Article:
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Teaching piano to Rina, 5, with a supplementary video for mom that outlines our lesson plan and goals

Rina’s mother attends her daughter’s lessons, takes notes, and receives a follow-up assignment.

Today, I sent her a video that summarized what we had accomplished yesterday along with a goal-setting outline.


The child has been working on her legato which is a new and enticing musical universe. For the better part of 6 months she’s had considerable saturation with single, detached notes, using one finger at a time.

Last week, I felt it was the perfect moment to join notes in a connected fashion because I’d seen her do this on her own, and felt she possessed the musical and physical ability to move forward.

Here’s a snatch of Rina’s legato from her last lesson:

And her preliminary work on Minuet by Reinagle:



She’s now playing her “Frere Jacques” in Major and minor (with Eb) using connected fingers (Legato)

In this regard, Rina currently “reads” a pre-notational form of music, where the notes in various rhythmic values float in space, going up and down in STEPS and SKIPS. Bar lines have been inserted along with letter names and finger numbers. (These pre-staff landmarks have been gradually learned)

EXAMPLE of the format with “Frere Jacques”


This latest video prepared for mom pertains to practicing an expanded five-finger warm-up in legato and the Reinagle Minuet in G Major.


MY PREP VIDEO for the Reinagle piece, created earlier, encouraged ear-training, clapping and singing activity, etc. in readiness for playing.


For the intricate intervals in measures 13-16, I’d planned to enlist staircase activity which is demonstrated on video. (Note that a FLAT can be added for the Parallel minor, which I illustrated at the conclusion of footage)


Finally, here’s an overview of Rina’s progress before she embarked upon legato phrasing:


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Piano Lesson: Analyzing/playing Bach Invention in D minor, No. 4, BWV 775 in slow tempo (Videos)

In J.S. Bach’s Two-part Inventions both voices overlap and imitate each other creating counterpoint.

The SUBJECT of no. 4 contains a d-minor Harmonic form scale whose 6th note, B flat does NOT continue in an upward motion to the leading tone, C# or 7th note, but instead, the C# is displaced down to the lower one. (B flat goes down to C#) This is unexpected in the course of scale progressions, so it has an emotional impact bound up in the intrinsic nature of the interval and its fall. (watch phrasing, and roll wrist forward for the ascending scale)

In truth, the descent sounds generically like a Major 6th, but its spelling conforms to a 7-letter spread, making it a 7th.

The second part of the opening subject, is the broken-chord, detached 8th-notes. They should not be too short. (I think press/lift)

Once the content of the Subject is understood, then any elaborations should be noted as occurs starting in measure 5 and on, as well as sequential measures, where a melodic or bass segment may be repeated a step below or above–or for that matter any uniform distance as long as there’s a symmetrical relationship between measures or phrases. (melodic and/or harmonic component–rhythmic as well)

The trills spelled out in the Palmer edition, are not played rapidly. They’re designated as treble 32nds against 16ths in the bass. When the trill is reversed, the Left Hand plays 32nds against 16ths in the Right Hand. (These would be called “measured” trills)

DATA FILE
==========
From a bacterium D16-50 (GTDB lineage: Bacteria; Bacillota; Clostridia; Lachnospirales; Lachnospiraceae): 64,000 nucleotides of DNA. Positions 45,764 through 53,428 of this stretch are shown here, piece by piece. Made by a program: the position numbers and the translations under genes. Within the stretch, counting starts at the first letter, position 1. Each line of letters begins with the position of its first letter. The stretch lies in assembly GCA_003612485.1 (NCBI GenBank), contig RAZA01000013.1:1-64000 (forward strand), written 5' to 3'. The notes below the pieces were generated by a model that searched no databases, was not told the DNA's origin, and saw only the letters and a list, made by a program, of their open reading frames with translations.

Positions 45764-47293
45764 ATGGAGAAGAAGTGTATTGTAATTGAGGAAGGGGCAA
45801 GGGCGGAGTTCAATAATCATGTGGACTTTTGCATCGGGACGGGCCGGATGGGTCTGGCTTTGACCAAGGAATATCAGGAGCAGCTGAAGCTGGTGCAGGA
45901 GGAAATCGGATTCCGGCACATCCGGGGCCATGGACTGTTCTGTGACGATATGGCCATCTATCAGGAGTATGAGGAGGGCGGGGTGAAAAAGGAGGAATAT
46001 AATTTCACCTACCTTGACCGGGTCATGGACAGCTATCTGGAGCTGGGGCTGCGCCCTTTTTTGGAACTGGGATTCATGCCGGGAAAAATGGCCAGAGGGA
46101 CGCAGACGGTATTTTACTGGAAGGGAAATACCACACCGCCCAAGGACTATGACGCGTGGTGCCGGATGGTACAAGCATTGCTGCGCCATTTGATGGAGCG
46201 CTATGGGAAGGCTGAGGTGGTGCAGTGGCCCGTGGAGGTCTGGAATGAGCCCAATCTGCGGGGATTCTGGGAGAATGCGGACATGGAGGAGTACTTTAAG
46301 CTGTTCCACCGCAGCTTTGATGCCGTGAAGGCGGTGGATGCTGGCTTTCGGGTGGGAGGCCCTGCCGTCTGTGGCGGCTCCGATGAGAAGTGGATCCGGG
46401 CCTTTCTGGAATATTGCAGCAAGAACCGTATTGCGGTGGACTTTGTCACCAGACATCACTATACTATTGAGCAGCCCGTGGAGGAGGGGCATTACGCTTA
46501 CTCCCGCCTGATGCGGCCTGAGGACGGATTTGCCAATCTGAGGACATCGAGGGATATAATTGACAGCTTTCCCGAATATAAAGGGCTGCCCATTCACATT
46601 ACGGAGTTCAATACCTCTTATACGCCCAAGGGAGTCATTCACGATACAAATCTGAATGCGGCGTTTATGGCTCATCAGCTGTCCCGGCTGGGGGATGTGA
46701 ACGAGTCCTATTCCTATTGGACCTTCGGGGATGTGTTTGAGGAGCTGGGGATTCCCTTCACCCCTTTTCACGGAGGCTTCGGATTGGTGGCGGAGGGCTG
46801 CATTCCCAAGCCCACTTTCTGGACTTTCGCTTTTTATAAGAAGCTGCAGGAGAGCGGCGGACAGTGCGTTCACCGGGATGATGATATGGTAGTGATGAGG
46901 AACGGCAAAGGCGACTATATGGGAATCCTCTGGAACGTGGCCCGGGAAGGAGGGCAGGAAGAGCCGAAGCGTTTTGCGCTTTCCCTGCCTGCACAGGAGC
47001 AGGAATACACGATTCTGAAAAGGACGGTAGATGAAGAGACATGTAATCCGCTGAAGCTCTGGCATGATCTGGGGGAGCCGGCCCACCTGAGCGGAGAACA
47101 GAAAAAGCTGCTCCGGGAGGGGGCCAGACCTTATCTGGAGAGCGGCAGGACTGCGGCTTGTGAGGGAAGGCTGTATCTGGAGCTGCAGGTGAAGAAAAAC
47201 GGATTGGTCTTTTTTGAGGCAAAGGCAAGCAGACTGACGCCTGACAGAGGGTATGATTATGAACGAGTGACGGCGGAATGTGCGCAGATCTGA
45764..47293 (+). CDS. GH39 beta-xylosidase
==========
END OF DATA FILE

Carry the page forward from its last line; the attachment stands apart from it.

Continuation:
A very poignant juncture is at m. 48, with its DECEPTIVE cadence. An awareness of this surprising emotional shift is needed, so be prepared for an unexpected delay by way of a Bb VI chord.

Above all, carefully shape phrases and be aware of the counterpoint at all times.

Play Through:

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More and more “piano” students are going Digital. Is it a good idea?

It’s sad but true that a glut of former piano buyers who would have considered piano lessons for their children at age 7 or so, have made the choice to invest in a DIGITAL. (known as a DP)

Of further testimony to the culture’s relatively new fixation on electronic piano technology, are the 35,000 plus You Tube hits my DP overview has amassed, compared to a mainstream “acoustic” offering that snagged the spotlight because of my bench potato CAT.

The CAT and Chopin

Considering the above, which musical purveyance is more pleasing?

I’d say hands down that Beethoven’s “Fur Elise” (below) would be better rendered on an acoustic than a Roland, etc. based on tone dimension and timbre alone. The “feel” of a real piano, also cannot be compared to any so-called mimicked “hammer-weighted” electronic keyboard, though many buyers have tried to trick their hands, not to mention EARS into believing so.

“Fur Elise” rendered on a Steinway (Compare to Roland/Yamaha samples)

So having voiced my bias against digitals, why would I have invested hours of time scoping them out at Guitar Center and Best Buy? No less, bringing a video camera along for the ride? (thanks to Guitar Center’s CEO, Jeremy Cole for the written permission, and to Matthew Wheeler at BB)

Well, reality is, that the purchasing trend is in this direction, and if I tabulated all the inquiries fielded for an opinion on which one to buy, it would stagger the reader’s imagination.

It’s a fact that shoppers are flocking to acquire DPs at every opportunity and they haven’t stopped for a moment to think of what they are sacrificing in this fever-driven pursuit.


Elaine Comparone, a well-known New York City-based concert performer injected a bit of social commentary about the wave of DP buying. It was after I had bemoaned the number of parents contacting me for piano lessons who had electronic keyboards. Some of their prize musical possessions amounted to 61, bell and whistle sounds, with a few “belches” thrown in for special effect.